The Kuiper Belt — located beyond Neptune and extending up to a distance about 55 times farther from the Sun than the Earth — is home to a diverse population of space rocks, minor planets, dwarf planets and all other kinds of bodies left over after our solar system was formed (called Kuiper Belt objects or KBOs). Typically, these KBOs orbit the sun with a specific tilt or inclination, averaging out to what is referred to as the ‘invariable plane of the solar system’. In other words, the angles at which they tilt are pretty much predictable after considering the gravitational effects of the larger orbiting planets.
As recently discovered by Kat Volk and Renu Malhotra of the University of Arizona’s Lunar and Planetary Laboratory (LPL), the most distant KBOs appear to have their own way of tilting. In fact, they’re tilted away by an estimated 8 degrees from the ‘invariable plane’, which suggests that something is meddling with our outer solar system’s average orbital plane. And it’s not just ‘something’. To cause that kind of warp, that something has to be of considerable mass — at least as massive as our planet or Mars.
Of course, an unseen planet or planetary mass is just one of the explanations for the unexpected warping. Another possibility is that a passing star could have caused it. But since such an effect should have been erased after the star had passed, the scenario is quite unlikely, especially because there’s no evidence pointing to a star that has passed the location within an amount of time that would make its presence felt up to now.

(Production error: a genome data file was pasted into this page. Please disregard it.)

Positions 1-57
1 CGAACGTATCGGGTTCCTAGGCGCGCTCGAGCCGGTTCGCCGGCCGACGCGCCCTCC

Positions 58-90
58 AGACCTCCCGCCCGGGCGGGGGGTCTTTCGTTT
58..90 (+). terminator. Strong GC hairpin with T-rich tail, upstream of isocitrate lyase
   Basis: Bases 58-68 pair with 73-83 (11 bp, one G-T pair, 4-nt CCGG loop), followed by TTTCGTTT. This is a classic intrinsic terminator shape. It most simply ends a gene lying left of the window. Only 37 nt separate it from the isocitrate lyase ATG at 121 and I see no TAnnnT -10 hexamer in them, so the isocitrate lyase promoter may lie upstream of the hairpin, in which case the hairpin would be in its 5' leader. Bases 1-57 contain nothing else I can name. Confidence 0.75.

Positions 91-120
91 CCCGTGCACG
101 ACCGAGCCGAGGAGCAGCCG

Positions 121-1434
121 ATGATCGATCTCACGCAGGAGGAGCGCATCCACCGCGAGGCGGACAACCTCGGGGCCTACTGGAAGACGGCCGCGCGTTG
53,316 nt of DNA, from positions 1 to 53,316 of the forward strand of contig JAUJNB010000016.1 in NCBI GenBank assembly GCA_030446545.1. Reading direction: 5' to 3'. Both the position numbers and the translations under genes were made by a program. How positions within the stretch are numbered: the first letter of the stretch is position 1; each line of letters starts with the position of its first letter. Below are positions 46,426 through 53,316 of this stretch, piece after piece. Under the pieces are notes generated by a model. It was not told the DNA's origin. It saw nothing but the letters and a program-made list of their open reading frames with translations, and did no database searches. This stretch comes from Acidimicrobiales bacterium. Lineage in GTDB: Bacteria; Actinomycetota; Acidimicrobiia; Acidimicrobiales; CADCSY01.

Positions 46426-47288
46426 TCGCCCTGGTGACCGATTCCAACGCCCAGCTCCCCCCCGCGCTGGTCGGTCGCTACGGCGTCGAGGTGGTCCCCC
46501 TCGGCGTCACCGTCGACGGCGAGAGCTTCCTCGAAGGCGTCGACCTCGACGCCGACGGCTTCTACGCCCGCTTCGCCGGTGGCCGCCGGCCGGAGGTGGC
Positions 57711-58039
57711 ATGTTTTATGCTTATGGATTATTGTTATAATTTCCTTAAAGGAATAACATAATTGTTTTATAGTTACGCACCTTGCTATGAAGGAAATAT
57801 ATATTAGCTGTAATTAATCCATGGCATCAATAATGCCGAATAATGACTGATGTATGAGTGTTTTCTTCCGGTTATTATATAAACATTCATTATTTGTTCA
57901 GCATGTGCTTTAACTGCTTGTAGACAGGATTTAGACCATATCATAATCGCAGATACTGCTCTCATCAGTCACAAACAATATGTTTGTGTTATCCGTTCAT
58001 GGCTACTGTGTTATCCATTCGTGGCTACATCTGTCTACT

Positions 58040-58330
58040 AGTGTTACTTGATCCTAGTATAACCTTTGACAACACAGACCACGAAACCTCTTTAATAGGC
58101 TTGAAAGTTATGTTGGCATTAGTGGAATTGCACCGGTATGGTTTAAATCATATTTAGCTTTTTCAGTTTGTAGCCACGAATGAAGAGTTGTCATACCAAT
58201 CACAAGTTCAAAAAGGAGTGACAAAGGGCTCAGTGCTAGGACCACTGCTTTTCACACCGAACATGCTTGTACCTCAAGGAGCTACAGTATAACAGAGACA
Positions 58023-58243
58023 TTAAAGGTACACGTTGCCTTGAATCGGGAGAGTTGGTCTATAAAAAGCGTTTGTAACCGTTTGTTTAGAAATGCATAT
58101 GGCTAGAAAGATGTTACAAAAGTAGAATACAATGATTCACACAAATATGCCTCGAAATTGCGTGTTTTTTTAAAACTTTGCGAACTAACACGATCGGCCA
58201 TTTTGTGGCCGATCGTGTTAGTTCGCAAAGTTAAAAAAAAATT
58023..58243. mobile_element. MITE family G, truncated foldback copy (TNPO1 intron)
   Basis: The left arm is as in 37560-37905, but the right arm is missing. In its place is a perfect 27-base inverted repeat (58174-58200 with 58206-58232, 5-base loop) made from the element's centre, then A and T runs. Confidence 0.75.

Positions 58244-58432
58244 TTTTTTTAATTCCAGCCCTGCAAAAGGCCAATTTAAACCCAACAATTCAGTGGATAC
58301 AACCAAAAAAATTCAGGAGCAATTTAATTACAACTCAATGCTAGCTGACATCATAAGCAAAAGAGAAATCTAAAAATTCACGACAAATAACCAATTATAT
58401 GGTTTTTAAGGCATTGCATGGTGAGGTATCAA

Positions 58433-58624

There’s also the possibility that the warping is just a fluke. But the measurements and calculations done by Volk and Malhotra do show that there’s real warping present, which means the possibility of a fluke is quite minimal.
Could we be on the verge of finding Planet Ten? It can’t be Planet Nine because that distinction is already reserved for the Neptune-sized body discovered last year orbiting the sun beyond Pluto. So if the massive object causing the warp does turn out to be a planet, then it will be Planet Ten, and it would be located at roughly 55 AU. AU stands for astronomical unit and 1 AU is equivalent to distance between the Earth and the sun, approximately 93 million miles or 150 million km. It would be much more logical for Planet Ten to be causing the warp rather than Planet Nine which is located too far away (about 500 – 700 AU) to have such a noticeable effect.
Still, there’s much more work and research to be done before a new planet can be declared. And in this case, the possibility that more than one massive object is causing the warp has to be considered as well.
In the meantime, there’s a lot more riding on the completion of the Large Synoptic Survey Telescope which is hoped to show us more of the solar system and maybe more new planets waiting to be discovered.
Volk and Malhotra’s work was recently published in the Astronomical Journal.